To Christians in North Carolina | Four Reasons to Vote Against Amendment One

Christian voters in North Carolina will be the deciders for or against the inclusion of Amendment One in the Constitution of that state.  As a fellow Christian and heterosexual that has worked for inclusion of gay, lesbian, bisexual and transgender Christians in the church for several years, I offer a few fundamental yet largely overlooked insights.

As you decide whether or not to include the definition of marriage as one man and one woman in your state constitution, thoughtfully consider your responsibilities as both a citizen and a Christian:

1.  Marriage has already been designated as “one of the basic civil rights of man” by the Supreme Court of the US. In the 1967 Loving vs Virginia case that invalidated the miscegenation laws prohibiting black/white marriage, marriage was deemed to be a basic right for all people. The decision states, “The freedom to marry has long been recognized as one of the vital personal rights essential to the orderly pursuit of happiness by free men.”

Marriage as a fundamental right under the Equal Protection Clause of the 14th Amendment was reaffirmed in the 1978 Zablocki vs Redhail decision.  That decision states “ the right to marry as of fundamental importance for all.”

Civil rights should not be subject to a popular vote; rights have been evaluated and extended by close examination of the Constitution.  The Constitution interprets for its citizens what is fair and just.  Clearly, marriage is a basic right within our Constitution. Inclusion of gay and lesbian people in the right to marry has been and is currently being examined by several states.

Undoubtedly, a case testing federal marriage equality will be heard at the Federal level in the Supreme Court within the decade. This is the logical progression of interpreting Constitutional law as it applies to the right to marry a same sex partner.

2.  Moral disapproval of a group does not constitute a legitimate reason for the government to withhold rights from that group. Unless there is a “compelling State interest” to withhold rights, (such as has been found with polygamy and incestuous relationships)  rights must be extended under the Equal Protection Clause.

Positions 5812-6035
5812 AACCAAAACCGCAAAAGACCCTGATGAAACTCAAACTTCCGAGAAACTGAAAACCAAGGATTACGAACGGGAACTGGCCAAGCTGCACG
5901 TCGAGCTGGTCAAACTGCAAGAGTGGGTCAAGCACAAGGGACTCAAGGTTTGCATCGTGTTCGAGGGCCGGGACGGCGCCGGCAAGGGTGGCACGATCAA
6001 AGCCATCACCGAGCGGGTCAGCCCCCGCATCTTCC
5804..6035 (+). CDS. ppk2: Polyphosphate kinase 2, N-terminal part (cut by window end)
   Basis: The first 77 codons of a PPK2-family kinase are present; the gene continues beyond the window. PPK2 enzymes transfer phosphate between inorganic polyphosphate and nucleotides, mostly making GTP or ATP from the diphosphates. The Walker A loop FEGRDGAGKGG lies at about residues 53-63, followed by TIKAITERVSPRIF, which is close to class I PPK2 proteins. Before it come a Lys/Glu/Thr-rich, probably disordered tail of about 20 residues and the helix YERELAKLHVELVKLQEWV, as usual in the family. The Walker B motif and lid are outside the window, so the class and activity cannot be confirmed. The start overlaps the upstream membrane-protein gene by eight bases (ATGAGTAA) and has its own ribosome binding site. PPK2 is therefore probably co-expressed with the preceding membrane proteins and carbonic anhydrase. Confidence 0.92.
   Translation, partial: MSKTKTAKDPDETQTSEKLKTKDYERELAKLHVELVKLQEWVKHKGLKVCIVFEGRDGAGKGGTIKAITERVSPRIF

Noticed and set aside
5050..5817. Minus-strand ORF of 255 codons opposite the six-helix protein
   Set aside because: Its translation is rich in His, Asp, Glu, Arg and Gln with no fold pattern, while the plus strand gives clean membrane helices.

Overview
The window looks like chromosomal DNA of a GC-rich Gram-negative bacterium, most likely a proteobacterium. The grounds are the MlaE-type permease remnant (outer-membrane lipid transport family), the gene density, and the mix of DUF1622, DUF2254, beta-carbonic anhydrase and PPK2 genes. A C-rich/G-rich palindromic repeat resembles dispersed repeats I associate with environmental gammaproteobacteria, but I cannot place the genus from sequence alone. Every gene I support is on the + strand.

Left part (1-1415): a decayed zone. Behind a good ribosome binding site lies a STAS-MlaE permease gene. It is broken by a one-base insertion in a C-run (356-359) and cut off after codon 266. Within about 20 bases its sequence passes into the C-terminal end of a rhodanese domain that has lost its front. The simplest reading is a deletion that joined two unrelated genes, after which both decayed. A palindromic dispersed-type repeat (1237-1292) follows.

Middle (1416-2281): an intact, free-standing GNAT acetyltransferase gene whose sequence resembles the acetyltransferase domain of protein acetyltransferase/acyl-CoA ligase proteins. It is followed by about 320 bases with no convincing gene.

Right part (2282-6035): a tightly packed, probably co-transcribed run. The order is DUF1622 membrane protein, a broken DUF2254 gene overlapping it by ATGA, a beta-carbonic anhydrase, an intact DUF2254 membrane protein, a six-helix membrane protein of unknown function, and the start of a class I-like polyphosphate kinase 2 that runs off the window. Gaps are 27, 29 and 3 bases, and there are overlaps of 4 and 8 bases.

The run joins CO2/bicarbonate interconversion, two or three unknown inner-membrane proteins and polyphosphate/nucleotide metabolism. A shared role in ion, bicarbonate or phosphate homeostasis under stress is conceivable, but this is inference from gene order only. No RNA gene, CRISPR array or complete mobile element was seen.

In 2003, Lawrence vs Texas overturned sodomy laws. The decision in this case stated that the government maynot single out a class of citizens for special disadvantage simply because other people disapprove of or dislike them.

Christian disapproval of same sex marriage on the basis of religious convictions would not likely constitute a compelling reason for the State to fence gay and lesbian people from the civil right to marry. The decision for or against marriage equality lay in the Constitution, not the Bible.

I am not suggesting you ignore your Bibles; I am inviting you to revisit (not revise, revisit) the Scriptures  used to investigate homosexuality and faith. The body of Christians willing to do so is growing; I changed my view completely when the issue became personal and I took the time to study the Word of God for myself on this topic.  I highly recommend spending one hour watching this excellent Biblical examination by young Matthew Vines.

3.  In the history of the US, racial and gender-based discrimination, although defended by Biblical and moral arguments, did not shielded those discriminations from the scrutiny of the Constitution.  Marriage is currently perceived as a civil right and our legal system is working through the legality of same sex marriage state by state. Rather than aggressively participating in the denial of the progression of rights and freedoms, Christians are to sympathize with those who have been oppressed by discrimination and work to alleviate that pressure.